Isaac Newton went on to receive his Master of Arts degree in 1669 from Trinity once the school reopened. Throughout the course of his education. He arrived in the middle of what was known the Scientific Revolution of the 17th CenturyNewton was heavily influenced by the works and studies of famous mathematicians that would later lead him to become one of the famous mathematicians of all time.

Newton later went on to become a math professor at Trinity College but still spent a considerable amount of time making mathematical discoveries. He is often referred to as “The Father of Calculus” (he called it "fluxions") he invented ways to compute concepts like parabolas, tangents, lengths of curves, minima and maxima, and trigonomettic functions.

Mathematical Contributions

He invented a series of equations such as the Binomial Theorem and explained the idea of polar coordianates. He discovered mathemtaical ideas that we know today as differentiation and integration calculus. Perhaps his most famous findings was the trigonometric equation: ex = ∑ xk / k! which is considered the most "important series in mathematics".

In 1867. Newton, along with his friend and astronomer, Edmond Halley, published his most famous piece of work known as "Philosphiae Naturalis Principia Matematica" or "Principles of Natural Philosophy". Newton took mathematic principles and used them to explain scientific phenomena. It has been said that the work within this publication is so complex that even the best mathmeticians cannot follow Newton's thinking.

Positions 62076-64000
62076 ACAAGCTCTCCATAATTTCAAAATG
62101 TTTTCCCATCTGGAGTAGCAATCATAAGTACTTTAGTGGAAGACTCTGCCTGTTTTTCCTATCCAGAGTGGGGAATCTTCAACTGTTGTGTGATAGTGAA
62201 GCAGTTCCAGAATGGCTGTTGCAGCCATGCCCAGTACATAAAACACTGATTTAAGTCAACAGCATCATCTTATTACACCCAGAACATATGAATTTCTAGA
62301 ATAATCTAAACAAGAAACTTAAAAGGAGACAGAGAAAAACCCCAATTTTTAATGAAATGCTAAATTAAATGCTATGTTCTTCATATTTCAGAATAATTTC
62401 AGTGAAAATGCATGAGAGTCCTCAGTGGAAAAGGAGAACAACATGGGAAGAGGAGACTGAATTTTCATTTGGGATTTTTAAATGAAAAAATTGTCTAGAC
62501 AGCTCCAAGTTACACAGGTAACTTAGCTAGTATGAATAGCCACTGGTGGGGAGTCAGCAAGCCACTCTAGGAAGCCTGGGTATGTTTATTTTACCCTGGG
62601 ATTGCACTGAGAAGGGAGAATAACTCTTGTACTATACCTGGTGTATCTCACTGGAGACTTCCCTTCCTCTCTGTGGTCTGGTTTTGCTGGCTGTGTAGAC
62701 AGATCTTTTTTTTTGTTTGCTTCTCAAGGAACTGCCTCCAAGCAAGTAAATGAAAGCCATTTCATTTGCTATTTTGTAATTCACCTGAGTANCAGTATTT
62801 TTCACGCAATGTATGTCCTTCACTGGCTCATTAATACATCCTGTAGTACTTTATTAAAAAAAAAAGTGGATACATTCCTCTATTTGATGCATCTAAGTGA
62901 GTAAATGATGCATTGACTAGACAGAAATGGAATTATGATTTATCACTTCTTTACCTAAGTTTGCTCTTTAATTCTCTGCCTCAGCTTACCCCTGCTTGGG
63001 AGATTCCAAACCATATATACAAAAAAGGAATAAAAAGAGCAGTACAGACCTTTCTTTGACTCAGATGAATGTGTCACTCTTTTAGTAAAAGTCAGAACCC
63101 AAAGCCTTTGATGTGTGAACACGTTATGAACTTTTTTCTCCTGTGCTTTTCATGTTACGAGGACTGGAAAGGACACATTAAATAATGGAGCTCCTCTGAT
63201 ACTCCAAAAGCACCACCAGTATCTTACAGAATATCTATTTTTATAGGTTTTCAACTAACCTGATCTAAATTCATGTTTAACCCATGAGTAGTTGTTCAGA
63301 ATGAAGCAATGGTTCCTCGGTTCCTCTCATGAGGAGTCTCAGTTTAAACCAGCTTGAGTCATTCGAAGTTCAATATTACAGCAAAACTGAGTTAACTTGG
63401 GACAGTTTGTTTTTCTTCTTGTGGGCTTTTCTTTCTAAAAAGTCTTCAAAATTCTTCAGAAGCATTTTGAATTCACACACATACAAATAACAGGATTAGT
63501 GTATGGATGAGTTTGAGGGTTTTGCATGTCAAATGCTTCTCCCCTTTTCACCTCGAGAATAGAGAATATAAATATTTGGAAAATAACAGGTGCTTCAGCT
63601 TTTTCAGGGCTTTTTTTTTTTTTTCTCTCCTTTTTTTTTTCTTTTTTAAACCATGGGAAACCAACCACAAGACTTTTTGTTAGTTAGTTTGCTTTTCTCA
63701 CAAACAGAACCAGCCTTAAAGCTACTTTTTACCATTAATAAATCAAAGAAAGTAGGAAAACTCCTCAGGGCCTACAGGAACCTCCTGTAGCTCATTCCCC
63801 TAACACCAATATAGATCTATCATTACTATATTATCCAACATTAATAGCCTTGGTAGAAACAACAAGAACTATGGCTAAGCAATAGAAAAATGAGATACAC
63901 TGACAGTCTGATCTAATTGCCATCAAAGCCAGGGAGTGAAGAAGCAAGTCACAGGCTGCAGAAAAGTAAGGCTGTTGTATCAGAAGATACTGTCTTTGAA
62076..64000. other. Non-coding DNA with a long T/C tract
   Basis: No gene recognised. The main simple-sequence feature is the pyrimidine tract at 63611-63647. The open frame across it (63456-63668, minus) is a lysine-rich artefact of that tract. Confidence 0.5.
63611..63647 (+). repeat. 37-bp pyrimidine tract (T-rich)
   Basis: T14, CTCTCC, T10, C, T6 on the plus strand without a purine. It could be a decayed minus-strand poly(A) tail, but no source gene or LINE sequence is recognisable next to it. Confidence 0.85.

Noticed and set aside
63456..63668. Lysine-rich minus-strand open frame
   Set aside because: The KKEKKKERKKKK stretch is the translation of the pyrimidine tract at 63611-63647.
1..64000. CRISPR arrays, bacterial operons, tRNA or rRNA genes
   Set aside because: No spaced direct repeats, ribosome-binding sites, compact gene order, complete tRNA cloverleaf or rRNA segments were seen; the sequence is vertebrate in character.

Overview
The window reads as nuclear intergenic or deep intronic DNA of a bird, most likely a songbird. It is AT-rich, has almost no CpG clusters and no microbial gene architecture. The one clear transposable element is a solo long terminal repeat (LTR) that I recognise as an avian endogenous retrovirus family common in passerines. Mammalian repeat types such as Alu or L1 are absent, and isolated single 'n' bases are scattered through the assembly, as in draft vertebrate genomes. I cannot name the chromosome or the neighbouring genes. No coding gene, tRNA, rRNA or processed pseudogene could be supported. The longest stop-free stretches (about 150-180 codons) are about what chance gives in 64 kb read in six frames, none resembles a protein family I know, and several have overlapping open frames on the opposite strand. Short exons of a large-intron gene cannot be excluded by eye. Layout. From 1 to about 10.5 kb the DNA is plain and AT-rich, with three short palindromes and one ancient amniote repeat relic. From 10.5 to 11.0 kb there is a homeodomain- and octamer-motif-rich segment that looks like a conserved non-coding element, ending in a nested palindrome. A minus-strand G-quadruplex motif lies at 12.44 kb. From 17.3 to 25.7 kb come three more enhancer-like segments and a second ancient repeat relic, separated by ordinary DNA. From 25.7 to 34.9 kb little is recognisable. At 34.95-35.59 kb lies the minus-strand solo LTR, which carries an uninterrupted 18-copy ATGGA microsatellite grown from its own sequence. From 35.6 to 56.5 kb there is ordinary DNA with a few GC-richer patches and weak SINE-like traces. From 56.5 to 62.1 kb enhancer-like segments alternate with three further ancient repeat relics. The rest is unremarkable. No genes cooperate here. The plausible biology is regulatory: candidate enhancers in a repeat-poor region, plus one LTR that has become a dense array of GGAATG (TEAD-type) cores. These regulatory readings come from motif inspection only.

Newton used his love of math to make a number of scientific inventions. He is perhaps most famous for his discovery of gravity and laws of motion.

Scientific Accomplishments

Later Years

It is said that Newton recieved inspiration to explore the concept of gravity when an apple fell on his head. Throughout his research, he developed three different laws of motion:

Newton also developed theories about light and spent a lot of time working with telescopes. In 1668. he invented a light reflecting telescope that proved his theories.

In 1704, he publiushed nother famous piece of work called "Opticks" that highlighted his ideas and research on the science of light.

Newton's extraordinary work in the field of math and science has inspried many people in the past and present. The names of other famous mathematicians and scientists are not known but reseach does share that experts have analyzed Newton;s work for many years and continue to be amazed by the breakthroughs he made. His work has even been used to challenge the ideas of Aristotle! If it weren't for his discoveries, perhaps we would not have known about gravity or important mathematical equations until years later, thus causing a delay in certain advancements.

Isaac Newton gained so much fame and fortune after publishing his works and discoveries. In his final years, he moved to Cranbury Park, Winchester, England to live with his niece and her husnad Catherine and John Conduitt. He spent most of his later years here. On March 31, 1727, at the age of 85, Isaac Newton died after blacking out from sever pain in his abdomen, Interestingly, he never married or had children.

Aside from the contributions he made to the field of mathematics and science, Newton also made an impact in the royal Parliment in England. He ended his position at Trinity School in Cambridge and joined King James II's effort to bring back Catholic teaching to at the school. In 1689, Newton was elected into Parliment as a representive for Cambridge.

The place and time in which Newton lived had a huge impact on his professional life. He attended a prestigious school where the work of the greatest mathematicians and scientists in history were being taught. His efforts were cherished by many people, including the queen of England. In April of 1705, Queen Anne knighted Newton for his for his many contributions. This is why we often refer to this famous mathematician as Sir Isaac Newton.

O'Connor, J.J & Robertson, E.F. (n.d.). Sir Isaac Newton. Retrieved from: Isaac Newton Biography. (n.d). Retrieved from: Isaac Newton (n.d). BBC. Retrieved from: (Sir) Newton. (n.d). Fabpedigree. Retrieved from: Newton Biography. (n.d.). Retrieved from:


    There are no comments for this Glog.